Security Issues in Language-based Software Ecosystems

6 Mar 2019  ·  Ruturaj K. Vaidya, Lorenzo De Carli, Drew Davidson, Vaibhav Rastogi ·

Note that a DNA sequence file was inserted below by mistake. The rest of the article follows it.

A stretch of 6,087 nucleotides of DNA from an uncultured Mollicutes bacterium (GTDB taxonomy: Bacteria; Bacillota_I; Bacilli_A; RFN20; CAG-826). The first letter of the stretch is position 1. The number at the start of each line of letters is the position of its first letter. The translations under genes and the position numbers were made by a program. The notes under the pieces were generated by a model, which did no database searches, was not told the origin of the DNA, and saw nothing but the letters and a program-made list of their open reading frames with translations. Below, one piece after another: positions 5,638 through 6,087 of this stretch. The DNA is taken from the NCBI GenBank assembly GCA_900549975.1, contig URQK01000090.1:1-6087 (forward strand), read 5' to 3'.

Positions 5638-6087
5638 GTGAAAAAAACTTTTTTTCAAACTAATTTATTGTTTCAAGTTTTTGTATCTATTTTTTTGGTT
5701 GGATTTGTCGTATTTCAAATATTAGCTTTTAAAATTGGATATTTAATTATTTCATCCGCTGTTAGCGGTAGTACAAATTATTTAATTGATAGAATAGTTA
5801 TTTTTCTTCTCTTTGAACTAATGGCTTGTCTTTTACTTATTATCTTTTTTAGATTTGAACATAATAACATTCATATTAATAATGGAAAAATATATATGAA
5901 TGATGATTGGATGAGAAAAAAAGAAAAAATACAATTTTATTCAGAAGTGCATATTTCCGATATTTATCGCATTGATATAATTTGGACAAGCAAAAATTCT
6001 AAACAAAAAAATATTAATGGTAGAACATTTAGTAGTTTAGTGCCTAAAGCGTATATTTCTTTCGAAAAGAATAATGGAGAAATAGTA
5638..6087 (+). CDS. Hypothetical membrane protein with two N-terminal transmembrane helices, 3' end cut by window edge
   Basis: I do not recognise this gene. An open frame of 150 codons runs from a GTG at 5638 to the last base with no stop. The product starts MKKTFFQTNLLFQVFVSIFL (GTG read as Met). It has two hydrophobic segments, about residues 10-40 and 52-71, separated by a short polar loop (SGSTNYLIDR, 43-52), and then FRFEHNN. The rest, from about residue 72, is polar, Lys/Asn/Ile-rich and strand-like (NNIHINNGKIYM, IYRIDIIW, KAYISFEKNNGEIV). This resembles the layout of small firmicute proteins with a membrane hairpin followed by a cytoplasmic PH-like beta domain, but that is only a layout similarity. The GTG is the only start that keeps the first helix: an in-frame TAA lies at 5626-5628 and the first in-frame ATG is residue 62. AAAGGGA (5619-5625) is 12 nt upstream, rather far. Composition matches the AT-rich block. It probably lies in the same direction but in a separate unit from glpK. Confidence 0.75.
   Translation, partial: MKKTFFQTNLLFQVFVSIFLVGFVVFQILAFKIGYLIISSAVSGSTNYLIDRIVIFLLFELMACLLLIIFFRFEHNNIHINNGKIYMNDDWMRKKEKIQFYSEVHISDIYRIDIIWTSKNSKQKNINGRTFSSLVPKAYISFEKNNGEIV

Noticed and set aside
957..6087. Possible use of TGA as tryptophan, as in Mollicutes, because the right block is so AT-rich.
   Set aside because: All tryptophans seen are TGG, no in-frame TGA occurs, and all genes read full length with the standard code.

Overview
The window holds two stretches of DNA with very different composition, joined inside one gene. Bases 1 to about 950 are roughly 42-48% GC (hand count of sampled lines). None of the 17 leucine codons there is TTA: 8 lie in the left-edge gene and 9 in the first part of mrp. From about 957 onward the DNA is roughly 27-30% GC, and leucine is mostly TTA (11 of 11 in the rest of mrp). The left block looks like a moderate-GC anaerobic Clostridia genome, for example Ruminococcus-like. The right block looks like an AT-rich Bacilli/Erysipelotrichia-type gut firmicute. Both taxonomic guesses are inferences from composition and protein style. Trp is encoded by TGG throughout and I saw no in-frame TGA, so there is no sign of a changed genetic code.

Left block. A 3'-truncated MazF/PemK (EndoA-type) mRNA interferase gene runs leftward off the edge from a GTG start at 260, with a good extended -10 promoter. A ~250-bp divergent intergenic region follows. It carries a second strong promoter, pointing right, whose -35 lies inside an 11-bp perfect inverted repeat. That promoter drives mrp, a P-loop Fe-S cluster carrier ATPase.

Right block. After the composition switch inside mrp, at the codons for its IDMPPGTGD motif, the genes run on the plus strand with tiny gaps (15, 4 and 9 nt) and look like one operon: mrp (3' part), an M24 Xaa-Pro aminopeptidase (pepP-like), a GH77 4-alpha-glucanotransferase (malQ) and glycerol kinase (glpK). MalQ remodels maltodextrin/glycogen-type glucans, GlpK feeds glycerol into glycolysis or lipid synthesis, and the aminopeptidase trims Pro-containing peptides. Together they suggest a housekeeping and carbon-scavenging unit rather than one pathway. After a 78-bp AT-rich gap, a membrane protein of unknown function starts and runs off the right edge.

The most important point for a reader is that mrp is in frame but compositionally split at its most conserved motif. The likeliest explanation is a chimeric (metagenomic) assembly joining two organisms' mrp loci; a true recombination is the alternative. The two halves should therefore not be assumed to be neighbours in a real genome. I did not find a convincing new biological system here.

Language-based ecosystems (LBE), i.e., software ecosystems based on a single programming language, are very common. Examples include the npm ecosystem for JavaScript, and PyPI for Python. These environments encourage code reuse between packages, and incorporate utilities - package managers - for automatically resolving dependencies. However, the same aspects that make these systems popular - ease of publishing code and importing external code - also create novel security issues, which have so far seen little study. We present an a systematic study of security issues that plague LBEs. These issues are inherent to the ways these ecosystems work and cannot be resolved by fixing software vulnerabilities in either the packages or the utilities, e.g., package manager tools, that build these ecosystems. We systematically characterize recent security attacks from various aspects, including attack strategies, vectors, and goals. Our characterization and in-depth analysis of npm and PyPI ecosystems, which represent the largest LBEs, covering nearly one million packages indicates that these ecosystems make an opportune environment for attackers to incorporate stealthy attacks. Overall, we argue that (i) fully automated detection of malicious packages is likely to be unfeasible; however (ii) tools and metrics that help developers assess the risk of including external dependencies would go a long way toward preventing attacks.

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